LONDON (Reuters) - The confidence of British households rose at the fastest pace in a year in January, suggesting the Brexit-bound economy might hold up better than expected again this year, according to a survey published on Tuesday.
Polling firm YouGov and the Centre for Economics and Business Research, a consultancy, said their consumer confidence index rose to 108.2 from 107.1 in December, helped by growing optimism among households about their finances.
However, the index remained well below its levels of around 114 before the Brexit vote in June 2016.
“We expect the UK’s economic performance this year to remain broadly in line with that seen in 2017,” Nina Skero, CEBR’s head of macroeconomics, said.
“It’s not all good news though, as consumers remain doubtful about job security and future house prices,” Skero said.
Britain grew more quickly in 2017 than most economists predicted at the time of the referendum.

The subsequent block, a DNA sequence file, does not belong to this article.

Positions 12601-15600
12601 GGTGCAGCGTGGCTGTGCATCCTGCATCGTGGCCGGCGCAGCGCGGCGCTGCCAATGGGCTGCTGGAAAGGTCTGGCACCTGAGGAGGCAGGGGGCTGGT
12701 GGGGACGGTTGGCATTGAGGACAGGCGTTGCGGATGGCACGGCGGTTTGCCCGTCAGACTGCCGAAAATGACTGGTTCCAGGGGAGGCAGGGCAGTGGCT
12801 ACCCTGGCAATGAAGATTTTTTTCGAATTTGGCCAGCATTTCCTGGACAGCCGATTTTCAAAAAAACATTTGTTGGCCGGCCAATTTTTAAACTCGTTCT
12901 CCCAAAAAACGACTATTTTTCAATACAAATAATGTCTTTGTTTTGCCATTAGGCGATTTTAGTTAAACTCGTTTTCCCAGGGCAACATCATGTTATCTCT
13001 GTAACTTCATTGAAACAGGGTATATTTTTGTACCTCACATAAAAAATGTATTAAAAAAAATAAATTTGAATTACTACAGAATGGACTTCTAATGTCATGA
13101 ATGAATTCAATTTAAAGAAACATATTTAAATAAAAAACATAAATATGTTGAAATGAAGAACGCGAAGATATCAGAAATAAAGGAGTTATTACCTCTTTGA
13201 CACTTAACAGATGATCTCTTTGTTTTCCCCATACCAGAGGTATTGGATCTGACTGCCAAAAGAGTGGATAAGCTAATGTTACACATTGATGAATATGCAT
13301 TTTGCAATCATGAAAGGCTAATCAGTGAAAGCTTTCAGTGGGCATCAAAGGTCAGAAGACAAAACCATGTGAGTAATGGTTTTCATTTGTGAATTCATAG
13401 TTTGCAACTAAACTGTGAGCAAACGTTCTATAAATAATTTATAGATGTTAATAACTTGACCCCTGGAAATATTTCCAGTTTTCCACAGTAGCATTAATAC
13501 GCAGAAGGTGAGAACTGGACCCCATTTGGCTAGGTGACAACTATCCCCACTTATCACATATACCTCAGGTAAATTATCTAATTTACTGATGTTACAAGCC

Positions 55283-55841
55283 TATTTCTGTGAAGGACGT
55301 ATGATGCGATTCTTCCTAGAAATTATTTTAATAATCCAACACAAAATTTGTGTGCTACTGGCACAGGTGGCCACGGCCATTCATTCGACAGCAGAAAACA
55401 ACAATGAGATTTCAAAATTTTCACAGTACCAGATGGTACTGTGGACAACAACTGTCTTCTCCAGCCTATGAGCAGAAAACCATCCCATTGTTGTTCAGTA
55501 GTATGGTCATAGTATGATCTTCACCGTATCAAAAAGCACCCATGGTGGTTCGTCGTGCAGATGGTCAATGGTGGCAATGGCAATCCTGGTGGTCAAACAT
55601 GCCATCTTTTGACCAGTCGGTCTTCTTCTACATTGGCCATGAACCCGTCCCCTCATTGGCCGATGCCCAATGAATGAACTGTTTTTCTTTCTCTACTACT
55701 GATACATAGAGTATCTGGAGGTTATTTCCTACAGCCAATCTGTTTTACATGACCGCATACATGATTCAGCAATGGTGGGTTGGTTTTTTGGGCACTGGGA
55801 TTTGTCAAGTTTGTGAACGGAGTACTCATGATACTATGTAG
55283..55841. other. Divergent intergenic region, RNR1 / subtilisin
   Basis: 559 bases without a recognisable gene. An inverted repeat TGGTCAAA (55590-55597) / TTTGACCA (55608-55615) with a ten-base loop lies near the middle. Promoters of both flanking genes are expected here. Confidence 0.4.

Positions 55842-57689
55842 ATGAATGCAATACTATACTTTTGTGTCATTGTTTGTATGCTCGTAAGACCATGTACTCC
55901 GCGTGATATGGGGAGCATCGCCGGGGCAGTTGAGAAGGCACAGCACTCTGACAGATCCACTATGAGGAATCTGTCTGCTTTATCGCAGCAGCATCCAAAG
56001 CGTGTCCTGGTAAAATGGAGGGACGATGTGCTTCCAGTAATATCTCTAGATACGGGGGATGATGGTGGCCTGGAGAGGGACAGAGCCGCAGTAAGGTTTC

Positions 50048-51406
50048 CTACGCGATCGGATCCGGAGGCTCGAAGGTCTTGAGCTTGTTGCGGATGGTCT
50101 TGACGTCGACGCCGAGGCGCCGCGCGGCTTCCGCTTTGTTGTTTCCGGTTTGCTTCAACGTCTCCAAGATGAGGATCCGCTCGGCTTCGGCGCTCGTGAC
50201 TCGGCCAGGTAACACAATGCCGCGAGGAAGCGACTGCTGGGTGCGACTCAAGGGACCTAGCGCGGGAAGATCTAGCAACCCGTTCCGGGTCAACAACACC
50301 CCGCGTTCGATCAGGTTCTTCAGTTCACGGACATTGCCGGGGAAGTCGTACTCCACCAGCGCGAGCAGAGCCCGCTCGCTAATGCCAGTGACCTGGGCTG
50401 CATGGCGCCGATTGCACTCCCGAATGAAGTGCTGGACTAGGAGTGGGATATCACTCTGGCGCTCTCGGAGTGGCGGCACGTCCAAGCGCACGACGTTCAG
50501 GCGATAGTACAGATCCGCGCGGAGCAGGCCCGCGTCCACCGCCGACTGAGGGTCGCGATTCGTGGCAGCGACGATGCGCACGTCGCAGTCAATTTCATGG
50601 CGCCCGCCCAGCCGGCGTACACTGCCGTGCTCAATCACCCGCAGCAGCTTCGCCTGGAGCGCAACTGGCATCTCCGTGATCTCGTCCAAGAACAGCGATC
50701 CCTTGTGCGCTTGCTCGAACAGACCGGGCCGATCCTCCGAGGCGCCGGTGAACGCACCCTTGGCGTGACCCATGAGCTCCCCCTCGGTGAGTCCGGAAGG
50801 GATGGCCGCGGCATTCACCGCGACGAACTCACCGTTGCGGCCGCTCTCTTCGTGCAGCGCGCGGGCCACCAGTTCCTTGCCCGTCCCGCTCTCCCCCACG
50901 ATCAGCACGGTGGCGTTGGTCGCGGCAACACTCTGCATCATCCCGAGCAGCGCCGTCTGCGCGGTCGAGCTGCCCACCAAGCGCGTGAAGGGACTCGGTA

However, it lagged behind other rich economies as consumers felt the pinch from the spike in inflation caused by the Brexit vote and slow wage growth, and companies waited for clarity about the country’s future ties with the European Union.
After expanding by 1.8 percent in 2017, most forecasters expect a slowdown in growth to around 1.4 percent in 2018, according to a Reuters poll of economists this month. [ECILT/GB]
The survey was conducted in the first three weeks of January and was based on responses from around 4,500 people, YouGov said.
Reporting by William Schomberg, editing by Andy Bruce